One thing that we are seeing as a result of this past recession is that pledging is less than in the past. We are seeing two things happen. One, those that pledge are committing less than before. We consistently hear from pastors that members are telling them that they made a pledge but hope to give more. When donors worry from one day to the next if their business will make it or they will have a job they tend to be less aggressive in their pledge. Until that fear and angst diminishes pledge totals will be less.
The second thing we are seeing is an increased number of people giving towards a campaign but not filling out a pledge card. While there have always been a number of people that simply would not fill out a card but would give that number is on the increase. As the fear and uncertainty of the economy continues we expect this group to remain larger than in the past.
So why lead your people to make a pledge towards your project in a campaign?
First and foremost several studies have shown that those that make a pledge give more than those that do not. If I pledge $10K or $5K I am driven to fulfill my promise I made. If I don’t pledge an amount then I will only give as I feel led or when reminded of giving to the campaign. My giving is more on a whim than driven by a commitment I made.
Pledged giving is consistent and regular non-pledged giving is less dependable. One reason I love automatic withdrawals for contributions is that giving is guaranteed. The same basically holds true for pledges. Most people set up a regular and consistent way to “pay down” their pledge. This better ensures the amount will come in. Those that don’t pledge are led to give only when reminded.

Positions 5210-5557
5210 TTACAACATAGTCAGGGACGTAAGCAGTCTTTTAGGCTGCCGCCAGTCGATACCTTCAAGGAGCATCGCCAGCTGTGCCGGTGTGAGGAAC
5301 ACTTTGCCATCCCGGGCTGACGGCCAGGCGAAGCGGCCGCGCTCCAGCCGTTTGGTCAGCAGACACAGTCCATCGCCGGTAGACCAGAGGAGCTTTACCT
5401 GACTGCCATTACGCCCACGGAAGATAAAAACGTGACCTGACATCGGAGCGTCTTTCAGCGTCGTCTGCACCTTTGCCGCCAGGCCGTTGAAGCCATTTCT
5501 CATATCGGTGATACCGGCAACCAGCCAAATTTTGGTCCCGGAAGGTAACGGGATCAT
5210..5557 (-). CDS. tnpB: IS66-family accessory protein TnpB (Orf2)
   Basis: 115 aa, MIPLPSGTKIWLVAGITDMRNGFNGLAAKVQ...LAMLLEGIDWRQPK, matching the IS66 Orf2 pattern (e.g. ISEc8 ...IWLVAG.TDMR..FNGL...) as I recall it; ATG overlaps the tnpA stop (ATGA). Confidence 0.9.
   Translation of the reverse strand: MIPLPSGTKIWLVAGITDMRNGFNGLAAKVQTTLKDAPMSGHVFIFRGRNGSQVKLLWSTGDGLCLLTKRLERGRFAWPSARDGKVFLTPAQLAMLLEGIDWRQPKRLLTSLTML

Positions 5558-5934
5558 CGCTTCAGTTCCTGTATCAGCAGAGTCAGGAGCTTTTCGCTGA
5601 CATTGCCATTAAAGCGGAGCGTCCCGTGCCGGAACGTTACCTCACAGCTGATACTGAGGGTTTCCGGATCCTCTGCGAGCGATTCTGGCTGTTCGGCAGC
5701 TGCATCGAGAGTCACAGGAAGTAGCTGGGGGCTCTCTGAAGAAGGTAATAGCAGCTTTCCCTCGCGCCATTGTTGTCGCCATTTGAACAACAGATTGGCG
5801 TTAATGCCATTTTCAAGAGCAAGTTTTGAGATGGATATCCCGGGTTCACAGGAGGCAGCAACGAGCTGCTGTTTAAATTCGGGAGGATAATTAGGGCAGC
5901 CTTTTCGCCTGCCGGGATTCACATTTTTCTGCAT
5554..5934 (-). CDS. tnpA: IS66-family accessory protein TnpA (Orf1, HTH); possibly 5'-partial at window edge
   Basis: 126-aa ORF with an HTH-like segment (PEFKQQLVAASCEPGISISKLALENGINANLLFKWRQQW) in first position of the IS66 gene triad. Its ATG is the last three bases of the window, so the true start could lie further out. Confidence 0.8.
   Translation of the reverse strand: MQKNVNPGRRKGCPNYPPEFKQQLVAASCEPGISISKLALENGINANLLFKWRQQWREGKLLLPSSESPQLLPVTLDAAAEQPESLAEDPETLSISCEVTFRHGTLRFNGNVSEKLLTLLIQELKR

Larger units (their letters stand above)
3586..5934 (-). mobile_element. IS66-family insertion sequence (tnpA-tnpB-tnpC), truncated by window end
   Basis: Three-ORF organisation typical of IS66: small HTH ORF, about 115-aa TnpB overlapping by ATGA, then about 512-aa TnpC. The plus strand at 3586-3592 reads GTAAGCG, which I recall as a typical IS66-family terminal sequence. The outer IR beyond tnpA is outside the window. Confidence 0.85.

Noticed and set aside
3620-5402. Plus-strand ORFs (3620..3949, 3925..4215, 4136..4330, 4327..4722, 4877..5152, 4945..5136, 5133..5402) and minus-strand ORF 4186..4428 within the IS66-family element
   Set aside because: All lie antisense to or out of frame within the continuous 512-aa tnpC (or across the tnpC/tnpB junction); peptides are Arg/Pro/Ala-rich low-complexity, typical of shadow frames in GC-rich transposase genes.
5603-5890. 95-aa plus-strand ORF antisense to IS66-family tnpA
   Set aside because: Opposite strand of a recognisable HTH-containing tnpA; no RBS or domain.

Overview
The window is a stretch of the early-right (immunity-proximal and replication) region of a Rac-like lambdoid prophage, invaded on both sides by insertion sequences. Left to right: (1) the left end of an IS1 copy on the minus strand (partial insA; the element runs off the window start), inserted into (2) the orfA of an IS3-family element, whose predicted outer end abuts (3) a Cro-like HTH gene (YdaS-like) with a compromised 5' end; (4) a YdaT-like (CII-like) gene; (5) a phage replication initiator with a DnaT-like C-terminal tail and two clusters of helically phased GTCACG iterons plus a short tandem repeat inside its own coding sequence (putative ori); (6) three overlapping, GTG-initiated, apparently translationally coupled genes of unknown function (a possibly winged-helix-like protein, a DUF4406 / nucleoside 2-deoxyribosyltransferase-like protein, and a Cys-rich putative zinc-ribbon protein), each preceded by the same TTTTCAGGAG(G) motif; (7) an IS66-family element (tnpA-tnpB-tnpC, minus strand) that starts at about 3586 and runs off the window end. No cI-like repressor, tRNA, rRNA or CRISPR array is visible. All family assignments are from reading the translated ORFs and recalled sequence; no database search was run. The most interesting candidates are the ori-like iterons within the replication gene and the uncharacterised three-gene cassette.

Churches typically do a poor job of follow up on a campaign. Follow up is a two way street. One our part we need to stay engaged with the church. However many churches ignore the advice from their stewardship firm or never even respond back. What follows is that they don’t focus on continuing to cast the vision of the campaign. As a result giving falls off.
Here are two things to consider as a result.
Call your members to make a pledge. While the pledge total might be less than in years past it still is more money than if you did not have a campaign and ask for pledges. Those that pledge will give more money. So, don’t go soft on asking members to make a commitment.
Keep the focus on the vision for the length of the campaign. The reality is that a percentage of any church will not make a pledge to your campaign but will give if given the opportunity. So make sure you have a good follow up plan to garner those dollars. Keep a continued focus on the vision and these people will give. You might find as much as 20% of your dollars come from this group. In the end that is a lot of money. Don’t miss out!
Do you have a plan? If not that is what we do best. We stay with churches for the entire length of their campaign. Call us today to see how we can help.
Mark Brooks- The Stewardship Coach
Founder and President, The Charis Group and Charis Giving Solutions